Matiullah Wesa, as the activist is called, founded a school project for girls in 2009. For example, he visited remote areas to encourage conservative communities to open schools for girls.
He also supplied textbooks and mobile libraries with his organization. According to Wesa, without women it is not possible to build an Afghanistan with a good economy, diplomacy and security.
“We are counting the hours, minutes and seconds until girls’ schools open,” he wrote just last week on Twitter. “The damage caused by school closures is undeniable and irreversible. We have met with the local population and will continue our protest if the schools remain closed.” It is estimated that the organization has set up forty schools in ten Afghan provinces.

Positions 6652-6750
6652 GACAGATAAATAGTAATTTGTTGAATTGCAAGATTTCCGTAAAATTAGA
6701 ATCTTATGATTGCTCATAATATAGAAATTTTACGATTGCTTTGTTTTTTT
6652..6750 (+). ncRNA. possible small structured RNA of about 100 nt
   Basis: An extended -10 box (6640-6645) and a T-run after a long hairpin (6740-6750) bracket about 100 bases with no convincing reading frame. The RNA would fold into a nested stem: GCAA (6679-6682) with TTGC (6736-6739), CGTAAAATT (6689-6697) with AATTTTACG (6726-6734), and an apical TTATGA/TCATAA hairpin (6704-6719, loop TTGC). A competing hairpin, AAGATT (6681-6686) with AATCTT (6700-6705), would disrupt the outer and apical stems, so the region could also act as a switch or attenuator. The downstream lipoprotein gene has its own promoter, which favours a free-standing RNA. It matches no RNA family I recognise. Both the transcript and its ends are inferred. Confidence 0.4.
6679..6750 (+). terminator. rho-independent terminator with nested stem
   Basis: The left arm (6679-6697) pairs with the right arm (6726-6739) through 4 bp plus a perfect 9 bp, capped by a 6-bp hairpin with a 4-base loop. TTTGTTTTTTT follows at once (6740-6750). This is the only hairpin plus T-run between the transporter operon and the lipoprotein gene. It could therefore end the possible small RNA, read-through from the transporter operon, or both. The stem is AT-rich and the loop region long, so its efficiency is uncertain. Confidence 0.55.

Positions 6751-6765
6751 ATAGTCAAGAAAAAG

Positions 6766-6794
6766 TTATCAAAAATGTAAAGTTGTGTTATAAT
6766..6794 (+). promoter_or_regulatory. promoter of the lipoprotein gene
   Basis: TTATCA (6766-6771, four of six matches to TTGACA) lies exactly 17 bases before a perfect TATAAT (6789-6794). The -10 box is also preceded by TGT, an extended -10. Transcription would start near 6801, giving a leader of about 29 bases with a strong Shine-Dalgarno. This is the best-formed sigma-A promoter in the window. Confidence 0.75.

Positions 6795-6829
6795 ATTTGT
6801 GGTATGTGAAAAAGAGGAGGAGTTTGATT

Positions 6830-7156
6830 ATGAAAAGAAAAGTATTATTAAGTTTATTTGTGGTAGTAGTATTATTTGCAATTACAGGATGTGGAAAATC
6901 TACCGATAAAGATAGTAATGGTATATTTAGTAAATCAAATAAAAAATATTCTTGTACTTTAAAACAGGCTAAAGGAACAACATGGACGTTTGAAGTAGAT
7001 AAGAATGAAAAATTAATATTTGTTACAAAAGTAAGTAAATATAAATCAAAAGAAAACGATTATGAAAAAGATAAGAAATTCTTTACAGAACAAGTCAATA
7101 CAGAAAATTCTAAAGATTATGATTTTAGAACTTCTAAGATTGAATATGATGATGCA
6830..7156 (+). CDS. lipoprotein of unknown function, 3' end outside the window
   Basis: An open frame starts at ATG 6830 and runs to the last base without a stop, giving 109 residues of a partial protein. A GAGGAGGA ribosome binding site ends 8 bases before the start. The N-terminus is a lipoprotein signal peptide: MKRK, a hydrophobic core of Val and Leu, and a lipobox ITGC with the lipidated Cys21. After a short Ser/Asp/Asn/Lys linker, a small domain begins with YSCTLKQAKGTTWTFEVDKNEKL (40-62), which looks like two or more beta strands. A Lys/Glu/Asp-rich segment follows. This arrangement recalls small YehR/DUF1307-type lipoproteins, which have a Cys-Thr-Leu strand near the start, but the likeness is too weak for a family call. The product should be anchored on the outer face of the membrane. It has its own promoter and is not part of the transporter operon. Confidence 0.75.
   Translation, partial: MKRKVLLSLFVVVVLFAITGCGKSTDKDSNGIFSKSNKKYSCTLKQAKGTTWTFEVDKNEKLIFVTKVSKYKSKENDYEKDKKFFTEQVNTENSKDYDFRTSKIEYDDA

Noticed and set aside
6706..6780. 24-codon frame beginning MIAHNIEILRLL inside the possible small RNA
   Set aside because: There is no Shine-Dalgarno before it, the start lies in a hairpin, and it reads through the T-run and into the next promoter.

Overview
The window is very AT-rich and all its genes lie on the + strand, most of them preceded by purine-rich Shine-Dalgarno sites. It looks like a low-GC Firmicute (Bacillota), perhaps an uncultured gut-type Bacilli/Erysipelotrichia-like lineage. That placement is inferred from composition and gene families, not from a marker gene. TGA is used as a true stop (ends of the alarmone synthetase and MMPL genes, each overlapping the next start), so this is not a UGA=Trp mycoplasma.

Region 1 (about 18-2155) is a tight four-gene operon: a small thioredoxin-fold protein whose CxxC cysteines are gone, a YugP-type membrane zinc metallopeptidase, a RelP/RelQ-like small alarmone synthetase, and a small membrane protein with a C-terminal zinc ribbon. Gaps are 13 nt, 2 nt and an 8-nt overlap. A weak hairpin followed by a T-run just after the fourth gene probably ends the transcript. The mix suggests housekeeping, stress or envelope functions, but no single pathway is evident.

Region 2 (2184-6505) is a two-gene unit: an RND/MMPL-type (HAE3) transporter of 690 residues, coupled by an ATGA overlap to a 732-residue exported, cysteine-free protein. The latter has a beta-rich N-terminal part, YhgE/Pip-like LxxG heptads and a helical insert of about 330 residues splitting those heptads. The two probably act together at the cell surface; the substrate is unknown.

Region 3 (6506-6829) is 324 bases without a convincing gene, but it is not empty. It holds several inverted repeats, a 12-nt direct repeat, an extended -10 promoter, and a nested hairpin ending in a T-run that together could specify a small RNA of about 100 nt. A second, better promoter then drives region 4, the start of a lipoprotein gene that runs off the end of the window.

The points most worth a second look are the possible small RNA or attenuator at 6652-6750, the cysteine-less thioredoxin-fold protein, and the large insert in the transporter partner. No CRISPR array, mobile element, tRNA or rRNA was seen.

The Taliban have banned most education for women and girls. Wesa said last year that he could carry out his project freely, but that seems to have come to an end now. According to his brother, he was thrown into a car after coming out of the mosque.
The UN mission in Afghanistan wants to make sure that Wesa gets the legal help he needs and that he can stay in touch with his family. The arrest has not yet been confirmed by the Taliban, the Reuters news agency reported.
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